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Adrianus Petit Coclico

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Adrianus Petit Coclico (1499 in Flanders – after September 1562 in Copenhagen) was a Netherlandish composer of the Renaissance.
Like many Renaissance composers, very little is known about Coclico's early life. He was raised Catholic but became a Protestant and left Flanders for Germany. The earliest known reference to him in official documents is at Wittenberg University in 1545, and though he later claimed to have been a pupil of Josquin des Prez and to have worked for Henry VIII, the French royal court, and the Pope, scholarship has not been able to substantiate any of these claims.
In 1546, Coclico applied for a position as chair of music at Wittenberg, composing a lost piece on a text by Philipp Melanchthon, and was denied the position. He married around this time, though his wife soon left him, and his attempts to have the union dissolved failed.
He then moved to Frankfurt an der Oder and founded a musicians' society with members of the circle of humanist Jodocus Willich. In poor financial straits, Coclico left Frankfurt for Stettin in 1547, where he was again denied a position; in September of that year he graduated from Königsberg University and entered into the service of the Duke of Prussia. Coclico was involved in religious disputes with Lutherans there and claimed to have been imprisoned on account of his religion. Nevertheless, he retained his post until 1550, at which time he was found to have sired a child with his housekeeper.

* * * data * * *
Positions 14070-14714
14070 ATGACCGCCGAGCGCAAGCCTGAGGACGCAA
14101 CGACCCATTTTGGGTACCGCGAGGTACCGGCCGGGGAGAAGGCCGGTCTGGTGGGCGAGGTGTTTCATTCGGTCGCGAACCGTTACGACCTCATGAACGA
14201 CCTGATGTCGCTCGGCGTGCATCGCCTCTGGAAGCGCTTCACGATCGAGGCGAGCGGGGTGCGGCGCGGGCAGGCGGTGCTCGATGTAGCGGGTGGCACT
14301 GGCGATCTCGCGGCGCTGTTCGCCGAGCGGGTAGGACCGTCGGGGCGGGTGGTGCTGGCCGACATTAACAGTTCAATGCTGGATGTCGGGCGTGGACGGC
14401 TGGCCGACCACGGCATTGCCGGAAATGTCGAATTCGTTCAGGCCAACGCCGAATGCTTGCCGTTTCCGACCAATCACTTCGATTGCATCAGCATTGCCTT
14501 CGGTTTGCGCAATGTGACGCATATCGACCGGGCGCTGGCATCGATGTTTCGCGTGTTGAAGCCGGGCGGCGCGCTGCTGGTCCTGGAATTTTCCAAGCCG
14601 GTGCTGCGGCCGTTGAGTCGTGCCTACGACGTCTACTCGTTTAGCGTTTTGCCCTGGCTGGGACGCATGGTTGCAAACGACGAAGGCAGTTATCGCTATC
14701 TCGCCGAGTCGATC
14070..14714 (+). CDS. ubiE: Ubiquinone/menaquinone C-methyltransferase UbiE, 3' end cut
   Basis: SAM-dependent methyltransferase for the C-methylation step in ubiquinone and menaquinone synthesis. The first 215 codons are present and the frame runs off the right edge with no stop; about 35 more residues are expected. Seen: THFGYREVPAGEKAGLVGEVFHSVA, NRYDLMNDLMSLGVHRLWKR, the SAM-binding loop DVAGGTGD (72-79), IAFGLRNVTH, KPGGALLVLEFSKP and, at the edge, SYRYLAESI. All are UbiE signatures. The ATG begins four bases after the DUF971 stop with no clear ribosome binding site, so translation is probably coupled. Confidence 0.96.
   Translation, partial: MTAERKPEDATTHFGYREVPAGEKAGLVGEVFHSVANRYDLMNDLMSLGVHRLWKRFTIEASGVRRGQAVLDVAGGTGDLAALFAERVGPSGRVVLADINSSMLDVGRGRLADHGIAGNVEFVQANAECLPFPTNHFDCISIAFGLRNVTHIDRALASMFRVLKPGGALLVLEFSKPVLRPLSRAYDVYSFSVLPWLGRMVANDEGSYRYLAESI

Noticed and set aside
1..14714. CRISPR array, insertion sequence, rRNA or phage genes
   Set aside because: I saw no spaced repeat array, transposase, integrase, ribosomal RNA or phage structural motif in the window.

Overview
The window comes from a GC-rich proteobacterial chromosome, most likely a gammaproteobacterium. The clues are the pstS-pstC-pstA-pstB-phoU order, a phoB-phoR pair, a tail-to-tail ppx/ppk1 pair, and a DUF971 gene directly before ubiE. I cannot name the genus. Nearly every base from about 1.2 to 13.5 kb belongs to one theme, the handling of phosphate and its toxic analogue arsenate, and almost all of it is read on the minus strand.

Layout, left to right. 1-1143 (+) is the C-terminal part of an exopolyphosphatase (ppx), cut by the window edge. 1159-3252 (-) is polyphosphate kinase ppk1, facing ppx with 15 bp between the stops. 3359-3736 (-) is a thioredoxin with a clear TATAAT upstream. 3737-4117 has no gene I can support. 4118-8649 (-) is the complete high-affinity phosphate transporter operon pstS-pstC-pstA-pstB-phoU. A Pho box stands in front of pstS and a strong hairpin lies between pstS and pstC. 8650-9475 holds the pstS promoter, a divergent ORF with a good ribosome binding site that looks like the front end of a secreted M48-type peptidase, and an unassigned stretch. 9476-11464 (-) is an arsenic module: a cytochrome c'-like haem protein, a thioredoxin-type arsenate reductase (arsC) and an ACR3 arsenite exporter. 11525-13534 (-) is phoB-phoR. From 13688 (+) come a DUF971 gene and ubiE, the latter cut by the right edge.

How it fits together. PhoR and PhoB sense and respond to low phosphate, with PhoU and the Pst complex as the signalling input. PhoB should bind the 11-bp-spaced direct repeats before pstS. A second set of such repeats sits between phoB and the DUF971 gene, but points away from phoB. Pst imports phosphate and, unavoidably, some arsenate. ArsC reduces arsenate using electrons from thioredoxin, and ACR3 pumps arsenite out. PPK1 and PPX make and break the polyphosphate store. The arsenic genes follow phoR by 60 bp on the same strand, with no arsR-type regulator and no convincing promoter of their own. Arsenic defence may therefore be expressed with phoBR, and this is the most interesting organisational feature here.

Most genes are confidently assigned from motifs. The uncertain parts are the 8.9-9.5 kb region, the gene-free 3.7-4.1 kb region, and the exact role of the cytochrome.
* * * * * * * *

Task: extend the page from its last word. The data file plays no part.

Coclico then moved to Nuremberg, where he taught students and had a collection of his motets, Consolationes piae, and a music theory treatise, Compendium musices, published by Johannes Berg in 1552. Nothing is known of his subsequent whereabouts until 1555, when records show he was in Schwerin; he had little luck finding work there and moved on to Wismar, where he held a position as a choirmaster for a short time. He lost this position after demanding too high a salary and moved to Copenhagen, where he became a singer and musician at the courts of Christian III and Marcellus Amersfortius. After the death of his wife, he remarried and disappears from the court record books in September 1562; it is assumed he died soon thereafter.